It spreads (the goodness) like a virus. A virus that can not be stopped.

  • by ColdWetDog (752185) on Saturday May 22, 2010 @11:29AM (#32305796) Homepage
    And makes too much out of 'synthetic biology'. For every nasty, dangerous issue that purely synthetic biology is faced with, the same issues occur with our current technology. Want to weaponize an E. coli - you could do that with current recombinant techniques. Creating the sequence de novo won't necessarily make the problem more dangerous - or even easier.

    TFA worries about some time in the future when some psychotic teenager with a laptop and a DNA synthesizer can dream up some evil little critter and theorizes that 'open sourcing' of all DNA sequences would make dealing with this scenario easier. I don't see that. Even if Kim Jun Il's minions manage to do create a Micheal Crichton class bug having the 'code' would not make stabilizing the problem a whole lot easier. Especially if you could grow the bug and then sequence the thing. (Sequencing is and likely will be much easier than synthesis).

    Besides ol' Kim isn't likely to upload his code to the repository, is he?
    • by Reziac (43301) *

      Thst was my thought too. You don't see much malware code on Sourceforge, do you?? Why on earth would someone opensource their biological weapon??

      While the concept is good from a research POV, it's hardly going to save us from a nutcase armed with a hacked copy of Recombinant DNA For Dummies.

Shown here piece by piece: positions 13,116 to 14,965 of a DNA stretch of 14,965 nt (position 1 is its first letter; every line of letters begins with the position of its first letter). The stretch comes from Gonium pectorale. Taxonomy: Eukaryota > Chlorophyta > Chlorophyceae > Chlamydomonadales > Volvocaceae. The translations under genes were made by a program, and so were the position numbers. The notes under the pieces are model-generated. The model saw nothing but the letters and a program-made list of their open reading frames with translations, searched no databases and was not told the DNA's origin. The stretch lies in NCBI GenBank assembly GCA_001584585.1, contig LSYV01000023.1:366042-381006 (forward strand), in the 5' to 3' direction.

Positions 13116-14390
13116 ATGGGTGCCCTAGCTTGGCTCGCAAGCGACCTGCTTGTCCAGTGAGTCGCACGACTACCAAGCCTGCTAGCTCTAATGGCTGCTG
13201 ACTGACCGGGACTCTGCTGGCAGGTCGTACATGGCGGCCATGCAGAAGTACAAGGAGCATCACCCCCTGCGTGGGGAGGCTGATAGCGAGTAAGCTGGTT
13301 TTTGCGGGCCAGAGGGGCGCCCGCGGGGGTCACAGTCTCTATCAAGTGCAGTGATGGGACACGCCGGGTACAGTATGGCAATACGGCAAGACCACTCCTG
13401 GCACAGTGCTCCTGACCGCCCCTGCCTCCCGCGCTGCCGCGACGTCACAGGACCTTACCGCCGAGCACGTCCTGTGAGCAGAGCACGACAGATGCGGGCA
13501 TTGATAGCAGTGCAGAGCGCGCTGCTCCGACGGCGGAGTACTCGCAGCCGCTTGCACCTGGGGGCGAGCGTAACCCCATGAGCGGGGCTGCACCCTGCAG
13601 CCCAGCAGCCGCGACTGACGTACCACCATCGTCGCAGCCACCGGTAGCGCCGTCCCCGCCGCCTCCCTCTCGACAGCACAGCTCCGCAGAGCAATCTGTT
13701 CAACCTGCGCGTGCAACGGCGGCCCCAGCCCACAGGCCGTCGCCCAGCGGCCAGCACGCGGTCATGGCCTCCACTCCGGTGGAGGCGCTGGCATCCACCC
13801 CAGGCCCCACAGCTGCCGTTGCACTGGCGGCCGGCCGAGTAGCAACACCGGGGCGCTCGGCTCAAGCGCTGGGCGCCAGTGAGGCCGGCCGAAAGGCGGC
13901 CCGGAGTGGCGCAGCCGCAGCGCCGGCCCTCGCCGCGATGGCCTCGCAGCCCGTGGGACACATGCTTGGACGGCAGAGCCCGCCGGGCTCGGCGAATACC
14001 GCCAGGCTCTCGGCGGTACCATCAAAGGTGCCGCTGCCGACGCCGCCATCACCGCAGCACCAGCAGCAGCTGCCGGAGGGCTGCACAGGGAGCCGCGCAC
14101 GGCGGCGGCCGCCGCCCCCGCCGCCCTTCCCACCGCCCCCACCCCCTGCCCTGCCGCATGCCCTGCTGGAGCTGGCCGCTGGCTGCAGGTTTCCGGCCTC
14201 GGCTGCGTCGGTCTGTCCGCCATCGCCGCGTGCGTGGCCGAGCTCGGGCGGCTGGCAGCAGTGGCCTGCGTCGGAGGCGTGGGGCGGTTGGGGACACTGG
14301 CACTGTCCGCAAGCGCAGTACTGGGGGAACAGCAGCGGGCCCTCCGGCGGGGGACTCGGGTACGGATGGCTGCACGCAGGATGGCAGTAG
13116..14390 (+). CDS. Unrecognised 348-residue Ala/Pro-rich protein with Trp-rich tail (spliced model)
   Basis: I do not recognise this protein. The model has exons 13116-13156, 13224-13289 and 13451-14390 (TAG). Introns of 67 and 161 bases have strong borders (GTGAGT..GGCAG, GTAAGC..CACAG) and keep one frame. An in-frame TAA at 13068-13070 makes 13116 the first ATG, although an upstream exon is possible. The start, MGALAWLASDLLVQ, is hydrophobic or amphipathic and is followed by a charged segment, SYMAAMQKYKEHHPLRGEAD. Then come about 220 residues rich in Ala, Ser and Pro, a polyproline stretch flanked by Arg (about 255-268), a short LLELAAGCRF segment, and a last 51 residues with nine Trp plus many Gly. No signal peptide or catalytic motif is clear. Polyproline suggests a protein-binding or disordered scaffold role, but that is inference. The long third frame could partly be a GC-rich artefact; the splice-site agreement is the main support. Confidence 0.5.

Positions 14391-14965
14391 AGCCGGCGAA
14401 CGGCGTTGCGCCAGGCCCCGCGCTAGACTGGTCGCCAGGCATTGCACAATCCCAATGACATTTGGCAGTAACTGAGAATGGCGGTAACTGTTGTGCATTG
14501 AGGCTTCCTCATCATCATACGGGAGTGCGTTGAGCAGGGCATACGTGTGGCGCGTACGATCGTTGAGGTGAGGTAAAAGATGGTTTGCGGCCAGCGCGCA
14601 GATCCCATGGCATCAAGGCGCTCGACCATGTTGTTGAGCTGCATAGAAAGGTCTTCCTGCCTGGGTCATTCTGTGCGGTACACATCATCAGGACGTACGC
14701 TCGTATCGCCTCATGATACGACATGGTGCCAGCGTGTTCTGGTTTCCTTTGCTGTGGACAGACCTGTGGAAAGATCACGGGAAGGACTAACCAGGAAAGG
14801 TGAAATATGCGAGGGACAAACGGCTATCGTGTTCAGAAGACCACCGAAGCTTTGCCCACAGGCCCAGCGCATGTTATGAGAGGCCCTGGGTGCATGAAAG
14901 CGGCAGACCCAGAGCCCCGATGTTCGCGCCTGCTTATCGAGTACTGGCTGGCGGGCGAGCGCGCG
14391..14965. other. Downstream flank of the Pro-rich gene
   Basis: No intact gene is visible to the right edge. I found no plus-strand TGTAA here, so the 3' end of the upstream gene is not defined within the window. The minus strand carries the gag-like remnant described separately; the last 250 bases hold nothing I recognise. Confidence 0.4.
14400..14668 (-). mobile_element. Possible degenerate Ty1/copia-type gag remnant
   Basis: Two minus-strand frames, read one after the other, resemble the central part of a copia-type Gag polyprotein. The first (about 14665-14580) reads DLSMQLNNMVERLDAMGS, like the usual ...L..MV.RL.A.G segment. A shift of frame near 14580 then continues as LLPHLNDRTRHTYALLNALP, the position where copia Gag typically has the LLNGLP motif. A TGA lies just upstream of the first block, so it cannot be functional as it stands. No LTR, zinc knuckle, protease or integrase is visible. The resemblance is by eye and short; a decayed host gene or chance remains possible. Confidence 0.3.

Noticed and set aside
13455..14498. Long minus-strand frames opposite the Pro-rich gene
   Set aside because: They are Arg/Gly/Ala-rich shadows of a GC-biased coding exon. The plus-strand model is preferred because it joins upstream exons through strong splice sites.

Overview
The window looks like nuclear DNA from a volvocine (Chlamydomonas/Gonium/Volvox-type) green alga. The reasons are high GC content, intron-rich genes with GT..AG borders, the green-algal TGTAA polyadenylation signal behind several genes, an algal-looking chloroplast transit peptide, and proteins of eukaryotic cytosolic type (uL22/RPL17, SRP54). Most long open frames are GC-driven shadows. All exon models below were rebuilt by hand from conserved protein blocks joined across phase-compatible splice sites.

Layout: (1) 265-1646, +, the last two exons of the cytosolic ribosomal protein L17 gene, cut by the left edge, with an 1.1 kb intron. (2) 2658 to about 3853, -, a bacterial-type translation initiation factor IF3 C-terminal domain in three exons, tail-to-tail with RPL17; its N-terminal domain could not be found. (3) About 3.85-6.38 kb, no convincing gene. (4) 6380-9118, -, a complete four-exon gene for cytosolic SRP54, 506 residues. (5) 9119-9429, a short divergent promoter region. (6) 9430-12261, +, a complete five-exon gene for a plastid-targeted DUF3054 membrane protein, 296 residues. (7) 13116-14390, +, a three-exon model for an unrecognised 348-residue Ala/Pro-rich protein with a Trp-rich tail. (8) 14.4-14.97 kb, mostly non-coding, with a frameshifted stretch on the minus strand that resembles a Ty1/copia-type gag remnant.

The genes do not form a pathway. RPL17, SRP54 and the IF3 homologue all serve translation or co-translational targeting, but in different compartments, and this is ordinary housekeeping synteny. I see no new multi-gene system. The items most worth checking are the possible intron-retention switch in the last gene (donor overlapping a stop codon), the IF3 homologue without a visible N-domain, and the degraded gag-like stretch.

• Re: (Score:3, Insightful)

      by RDW (41497)

      'And makes too much out of 'synthetic biology'. For every nasty, dangerous issue that purely synthetic biology is faced with, the same issues occur with our current technology. Want to weaponize an E. coli - you could do that with current recombinant techniques. Creating the sequence de novo won't necessarily make the problem more dangerous - or even easier.'

      Which is pretty much the most insightful comment in this thread. We've been manipulating bacteria and viruses for decades. Arbitrary genes encoding any

    • I just read "Oryx and Crake", you insensitive pigoon!

  • Good vs. Evil (Score:3, Insightful)

    by DaMattster (977781) on Saturday May 22, 2010 @11:30AM (#32305806)
    Open source, in of itself, is somewhat agnostic to these quintessentially biblical terms. Open source is neither good nor evil, it just exists in a neutral state and it is up to the mind of the user whether it will be used for beneficial purposes or harmful purposes. Early FUD spreaders tried to capitalize on the fact that something open source would be less secure because source code could be examined for flaws and exploited by those wishing to do harm. The counter argument goes that security weaknesses are inherrent because software is a human innovation and thus error-prone and source code availability can lead to faster patching of flawed code because more people are examining it. The same can be said for biology - there are always people that will try to engineer a harmful life form based on what is out there but the more knowledge there is in the public space, the faster the harm can be subverted.
    • by Chalex (71702)

      "open source" (but you probably mean Free Software) is about making tools available. So a knife may be an apt analogy, a very useful tool that could be easily used for good or evil.

  • by Bugamn (1769722) on Saturday May 22, 2010 @11:30AM (#32305808) Journal
    People have already installed Linux on badgers [strangehorizons.com].